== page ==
You may ask yourself what’s so special about a cave, but the Isle of Capri’s Blue Grotto is one of nature’s finest attractions. The tricky thing about the Blue Grotto is that you can only enter with a calm sea and a low tide. So you may pay your trip, start the ride, stop at the entrance and discover that, unfortunately, you arrived exactly when it will be impossible to enter. Ask about sea and tide conditions before paying for the boat ride.
THINGS TO DO IN FLORENCE ITALY
Half Day Florence Itinerary
When in Florence, the Duomo is a must-visit things to do on any list. Centrally located, you can easily walk around its perimeter on the way to or from any other. If time is limited, walk around the duomo’s exterior and skip the long line to get inside. Take the time to admire intricate façade and appreciate Filippo Brunelleschi’s dome and Giotto’s Bell Tower from various angles. Look closely at the incredible marble work, a masterpiece for any era. The marble has been cleaned recently exposing the incredible greens, browns, blacks, and terracotta colors. Pictured below is some of the outstanding detail.
Conveniently adjacent is the Baptistery. In a half day you won’t have time to check out its interior but do take the time to stop in front of Lorenzo Ghiberti’s doors. The biblical stories told in the worked bronze of these extraordinary doors are awesome.
Food markets in Italy can be found in every city, town and village. In the larger cities the food markets are generally in permanent locations and even within permanent structures. In the smaller towns these markets may appear once or twice a week, pack up, and move on to the next town. When visiting smaller towns it’s best to check ahead and find out what day of the week the market will be there. Here are a few permanent food markets in the larger cities.
Bolognia has been called Italy’s heart of food. My pick in this city is Mercato Centrale, Bologna. The main produce market overflows from via Francesco Rizzoli to il Quadrilatero. The surrounding region of Emilia-Romagna is home to some of Italy’s greatest gastronomic gifts (prosciutto di Parma, Parmigiano-Reggiano, Grana Padano, mortadella, balsamic vinegar, and more), and you can find them all here, along with fish vendors, meat stalls, fruits and vegetables, and a great housewares store, Antica Aguzzeria del Cavallo, which carries every kind of pasta cutter imaginable. For me, the highlight of the market is A.F. Tamburini, a 78-year old pasta and provisions store where you can buy excellent ravioli, tagliatelle, and tortelli, either fresh or, in the adjoining cafe, cooked and served with a rich ragù bolognese. (9 via Francesco Rizzoli, Bologna.)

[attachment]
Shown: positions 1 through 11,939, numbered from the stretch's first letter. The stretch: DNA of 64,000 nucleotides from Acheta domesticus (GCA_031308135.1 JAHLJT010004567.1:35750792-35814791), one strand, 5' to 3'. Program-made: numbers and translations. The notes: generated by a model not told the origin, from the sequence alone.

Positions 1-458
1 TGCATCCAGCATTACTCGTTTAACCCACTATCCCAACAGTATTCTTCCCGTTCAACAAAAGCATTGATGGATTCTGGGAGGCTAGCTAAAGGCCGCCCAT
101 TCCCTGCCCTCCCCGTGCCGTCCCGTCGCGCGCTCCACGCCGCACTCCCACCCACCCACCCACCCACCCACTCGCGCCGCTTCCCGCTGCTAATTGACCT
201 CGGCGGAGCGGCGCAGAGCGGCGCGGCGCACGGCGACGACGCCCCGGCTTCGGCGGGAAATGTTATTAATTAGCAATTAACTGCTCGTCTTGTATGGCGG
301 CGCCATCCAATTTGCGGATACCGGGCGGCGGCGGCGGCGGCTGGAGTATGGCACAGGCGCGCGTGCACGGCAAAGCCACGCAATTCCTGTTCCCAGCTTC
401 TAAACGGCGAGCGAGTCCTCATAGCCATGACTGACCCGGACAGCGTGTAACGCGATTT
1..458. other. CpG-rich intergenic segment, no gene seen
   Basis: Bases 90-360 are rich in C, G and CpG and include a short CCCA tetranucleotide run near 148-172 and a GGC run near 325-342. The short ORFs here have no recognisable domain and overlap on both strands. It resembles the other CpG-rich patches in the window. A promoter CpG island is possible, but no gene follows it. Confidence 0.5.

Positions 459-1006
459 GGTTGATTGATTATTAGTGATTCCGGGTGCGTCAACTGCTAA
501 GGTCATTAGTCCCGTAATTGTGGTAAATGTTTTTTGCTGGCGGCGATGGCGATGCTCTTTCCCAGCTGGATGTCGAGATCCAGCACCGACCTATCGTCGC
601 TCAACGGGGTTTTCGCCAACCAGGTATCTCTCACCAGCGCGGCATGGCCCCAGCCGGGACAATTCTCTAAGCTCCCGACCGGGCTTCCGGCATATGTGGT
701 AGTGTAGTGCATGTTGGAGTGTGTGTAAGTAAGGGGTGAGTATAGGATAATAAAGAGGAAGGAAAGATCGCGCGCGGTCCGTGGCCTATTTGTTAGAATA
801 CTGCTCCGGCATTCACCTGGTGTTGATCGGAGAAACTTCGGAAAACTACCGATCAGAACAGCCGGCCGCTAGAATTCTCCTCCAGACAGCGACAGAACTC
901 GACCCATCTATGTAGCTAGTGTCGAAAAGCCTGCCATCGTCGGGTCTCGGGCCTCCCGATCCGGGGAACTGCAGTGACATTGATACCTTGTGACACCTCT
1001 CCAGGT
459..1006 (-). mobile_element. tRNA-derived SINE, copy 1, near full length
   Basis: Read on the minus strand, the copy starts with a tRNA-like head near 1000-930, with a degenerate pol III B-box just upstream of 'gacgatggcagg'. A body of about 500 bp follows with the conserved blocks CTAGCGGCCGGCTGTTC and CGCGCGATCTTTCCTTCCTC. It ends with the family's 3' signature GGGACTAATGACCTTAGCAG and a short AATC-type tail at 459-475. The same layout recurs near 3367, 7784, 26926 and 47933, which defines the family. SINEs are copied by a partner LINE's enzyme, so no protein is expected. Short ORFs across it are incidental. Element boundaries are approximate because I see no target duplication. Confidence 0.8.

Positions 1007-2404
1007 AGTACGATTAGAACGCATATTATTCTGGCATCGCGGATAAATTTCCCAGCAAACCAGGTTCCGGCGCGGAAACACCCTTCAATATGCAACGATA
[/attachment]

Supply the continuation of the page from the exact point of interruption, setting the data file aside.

Thousands of years and numerous cultures have affected the coveted confectionary of chocolate. Italy’s major contribution came around the 1800s out of necessity more than anything; that was the delicious mix of hazelnuts and cocoa.
Before Italy discovered the secret of chocolate, the sweet journey began with the ancient Egyptians, Aztecs and Mayan cultures. The first trace of cocoa arrived in Europe only in 1492. Christopher Columbus brought cocoa beans to the Spanish King and Queen but the beans were passed over for other treasures. Thirty years later, Spanish explorer Hernan Cortès brought the beans, equipment and recipes from Mexico. This time cocoa was accepted with excitement. Monks in Spanish monasteries were appointed as the cocoa bean processors and made to keep chocolate a secret. This secret remained until the 1600s when Italian traveller Antonio Carletti discovered chocolate while visiting Spain. Once chocolate reached Italy, it spread quickly. Cioccolatieris opened in all major Italian cities. From Italy, the new delicacy reached Germany, Austria and Switzerland. The Catholic Church’s approval helped spread the chocolaty drink’s popularity, as did the royal courts.
The Amalfi Coast stretches along the southern coastline of the Sorrento Peninsula and is known for its picturesque landscape. The expanse of vivid blue salt water, vertical climbing mountains, and a soft scent of lemon blossoms surround your senses. The region’s beauty has made this area a highly popular tourist destination and was declared by UNESCO as a World Heritage Site and an outstanding example of a Mediterranean landscape.